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William Rivers Pitt | The Empire Strikes Back: Donny and Hill’s Big Night

It’s over, and it wasn’t close. It was, in fact, a wipe-out.

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“Do you ever get the feeling that the only reason we have elections is to find out if the polls were right?” — Robert Orben

It’s over, and it wasn’t close. It was, in fact, a wipe-out. The state of New York took the two big-money front-runners and catapulted them over the moon. Hillary Clinton trounced Bernie Sanders by more than 15 points, placing her firmly in the driver’s seat for the Democratic nomination. Clinton’s victory margin, however, was left in deep shade by Donald Trump, who utterly obliterated his remaining two opponents. He beat John Kasich by 35 points and beat Ted Cruz by 46 points. The Washington Generals do better against the Harlem Globetrotters most nights.

The delegate math gets pretty bleak going forward for the three underdog candidates who haven’t been featured on television with dreary regularity over the last three decades. Trump ran the delegate table — Cruz picked up no delegates in New York, zero, dot — while Kasich looks to maybe pick up a few, which still leaves him several thousand light years behind his opponents. Clinton picked up 30 more delegates than Sanders, which puts her in striking distance of the prize with next week’s contests in Pennsylvania, New Jersey, Maryland, Connecticut, Delaware and Rhode Island coming over the horizon. If she runs the table and then takes Indiana’s 92 delegates on May 3, that’s pretty much the ballgame.

For more original Truthout election coverage, check out our election section, “Beyond the Sound Bites: Election 2016.”

For the record, this happened:

Presidential primary voters in the five boroughs ran an obstacle course of ineptitude to cast their ballots: Broken machines, shuttered precincts and purged voter rolls. The most complaints came from Brooklyn, where entire sections of poll books listing the names of eligible voters were reported missing, according to state Attorney General Eric Schneiderman.

The problems started when early-bird voters in Queens and Brooklyn arrived at sunrise — only to find themselves unable to vote. Mayor de Blasio issued a statement charging that entire buildings and city blocks of voters were among the 126,000 voters purged from the Brooklyn books since last fall.

Queens resident George Mack said he arrived at P.S. 52 in Springfield Gardens to vote right at 6 a.m. He and 50 fellow voters learned all three on-site machines were broken. Volunteers told voters to place their ballots in a slot, and they would all get processed later. A state voter complaint hotline received 562 phone calls and 140 emails between 6 a.m. and 3:50 p.m. — more than four times as many as in the 2012 general election.

“I’m feeling profoundly snuffed,” Lexie Smith, 27, a baker from Bushwick who wanted to cast her ballot for Bernie Sanders on Tuesday – but instead was instructed to vote via affidavit.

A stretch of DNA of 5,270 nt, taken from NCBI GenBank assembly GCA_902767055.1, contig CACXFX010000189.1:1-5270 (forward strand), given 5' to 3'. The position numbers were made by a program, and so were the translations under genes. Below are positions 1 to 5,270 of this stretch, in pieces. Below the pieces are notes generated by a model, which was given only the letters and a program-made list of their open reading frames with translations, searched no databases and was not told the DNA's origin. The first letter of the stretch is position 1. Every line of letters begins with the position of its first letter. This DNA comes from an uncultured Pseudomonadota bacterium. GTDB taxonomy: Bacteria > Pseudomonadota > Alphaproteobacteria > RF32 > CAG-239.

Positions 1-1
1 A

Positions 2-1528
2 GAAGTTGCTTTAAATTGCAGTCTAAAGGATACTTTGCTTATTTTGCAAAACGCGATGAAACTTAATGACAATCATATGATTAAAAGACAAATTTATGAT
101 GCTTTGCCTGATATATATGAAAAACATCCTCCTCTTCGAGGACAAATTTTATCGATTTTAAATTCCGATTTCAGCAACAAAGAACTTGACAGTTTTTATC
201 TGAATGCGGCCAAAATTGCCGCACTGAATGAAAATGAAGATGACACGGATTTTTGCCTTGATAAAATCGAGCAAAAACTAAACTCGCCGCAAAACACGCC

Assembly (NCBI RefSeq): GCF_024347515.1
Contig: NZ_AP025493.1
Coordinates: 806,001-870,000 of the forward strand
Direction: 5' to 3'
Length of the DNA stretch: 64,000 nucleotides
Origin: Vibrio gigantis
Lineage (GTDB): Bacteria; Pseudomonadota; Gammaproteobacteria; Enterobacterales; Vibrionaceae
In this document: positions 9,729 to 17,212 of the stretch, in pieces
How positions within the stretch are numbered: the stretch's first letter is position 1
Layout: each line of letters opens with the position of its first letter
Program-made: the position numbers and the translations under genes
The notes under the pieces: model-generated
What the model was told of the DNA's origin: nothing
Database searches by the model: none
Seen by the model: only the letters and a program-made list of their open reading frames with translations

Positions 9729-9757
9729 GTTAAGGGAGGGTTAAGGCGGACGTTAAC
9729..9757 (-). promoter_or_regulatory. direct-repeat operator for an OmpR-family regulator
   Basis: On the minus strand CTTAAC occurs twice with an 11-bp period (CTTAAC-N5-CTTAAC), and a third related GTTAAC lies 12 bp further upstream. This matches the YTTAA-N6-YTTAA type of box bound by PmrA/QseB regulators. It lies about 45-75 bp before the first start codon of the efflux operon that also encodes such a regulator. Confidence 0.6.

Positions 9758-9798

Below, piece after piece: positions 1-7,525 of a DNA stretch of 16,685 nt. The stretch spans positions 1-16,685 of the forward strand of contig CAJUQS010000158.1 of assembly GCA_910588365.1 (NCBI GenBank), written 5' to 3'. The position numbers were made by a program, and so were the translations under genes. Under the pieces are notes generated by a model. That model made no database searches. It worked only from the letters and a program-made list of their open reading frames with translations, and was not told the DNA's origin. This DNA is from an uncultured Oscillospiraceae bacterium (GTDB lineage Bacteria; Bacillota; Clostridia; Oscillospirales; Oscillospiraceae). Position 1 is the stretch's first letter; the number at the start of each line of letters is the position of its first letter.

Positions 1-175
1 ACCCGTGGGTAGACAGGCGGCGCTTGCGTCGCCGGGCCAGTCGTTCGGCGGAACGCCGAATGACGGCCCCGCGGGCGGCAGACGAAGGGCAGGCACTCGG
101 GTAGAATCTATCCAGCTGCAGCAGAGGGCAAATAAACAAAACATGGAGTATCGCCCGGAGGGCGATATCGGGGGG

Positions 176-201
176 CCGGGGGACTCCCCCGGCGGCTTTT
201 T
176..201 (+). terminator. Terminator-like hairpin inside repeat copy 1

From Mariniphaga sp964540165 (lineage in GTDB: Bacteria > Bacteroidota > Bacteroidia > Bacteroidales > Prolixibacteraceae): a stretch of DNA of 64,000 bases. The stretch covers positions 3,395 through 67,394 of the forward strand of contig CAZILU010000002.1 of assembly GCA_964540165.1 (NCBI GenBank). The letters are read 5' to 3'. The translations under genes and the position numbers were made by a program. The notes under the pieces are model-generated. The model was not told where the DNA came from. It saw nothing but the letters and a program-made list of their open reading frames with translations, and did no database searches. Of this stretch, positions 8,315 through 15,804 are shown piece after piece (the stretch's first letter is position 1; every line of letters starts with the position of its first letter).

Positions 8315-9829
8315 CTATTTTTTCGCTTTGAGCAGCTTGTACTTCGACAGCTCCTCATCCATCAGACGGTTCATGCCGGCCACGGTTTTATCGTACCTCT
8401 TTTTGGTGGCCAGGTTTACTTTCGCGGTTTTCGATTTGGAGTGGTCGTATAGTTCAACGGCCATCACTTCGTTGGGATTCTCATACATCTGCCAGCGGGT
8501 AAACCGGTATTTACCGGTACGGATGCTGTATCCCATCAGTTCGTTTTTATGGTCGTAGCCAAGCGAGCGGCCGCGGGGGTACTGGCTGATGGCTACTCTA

Tammany Hall is alive and well, it seems. Between the purged voter rolls, the busted machines and the fact that Independents were not allowed to cast a ballot, it is fair to say that Tuesday’s results were not entirely indicative of the true opinions of New York voters. This primary/caucus season has been a hot mess from an organizational standpoint in a number of states, a fact that will make already frustrated voters even more livid and even less likely to step into the booth the next time around.

Next Tuesday looks to be a bad day for Sanders, Kasich and Cruz, as both Trump and Clinton hold commanding leads in the states involved. Clinton has a solid lead in Pennsylvania and will almost certainly win Maryland. Sanders wants to see it through to California in June, but Clinton’s amen chorus in the “news” media is going to get very loud going forward about why he needs to exit the race. Meanwhile, reports of the Trump campaign’s demise have, as ever, been greatly exaggerated. After next week, if the polls hold, his path to the nomination will be eight lanes wide.

I’m thinking about getting my passport updated. This campaign season has revealed a great deal about the underbelly of this nation, and the view isn’t pretty. On one side we have a quadruple-bankrupted blowhard who has turned hate into the coin of the political realm, who has put forth no concrete policy proposals aside from something about a wall because it’s gonna be great folks, and who thinks September 11 is a place you can get a Slurpee and some beef jerky. On the other side is a candidate who voted for the war in Iraq, voted for the Patriot Act, thinks the Reagans were AIDS activists, and has to walk very slowly down the block, lest all the Wall Street cash in her pockets falls out and gets blown by the wind back to the people it was stolen from.

If this is the best these United States can do to choose front-runner candidates for the highest office in the land, I want no part of it. “The vine bears three kinds of grapes,” wrote Diogenes. “The first of pleasure, the second of intoxication, the third of disgust.” I have arrived at the low place of disgust, and there is no joy in it whatsoever.

I hear Edinburgh is beautiful this time of year.

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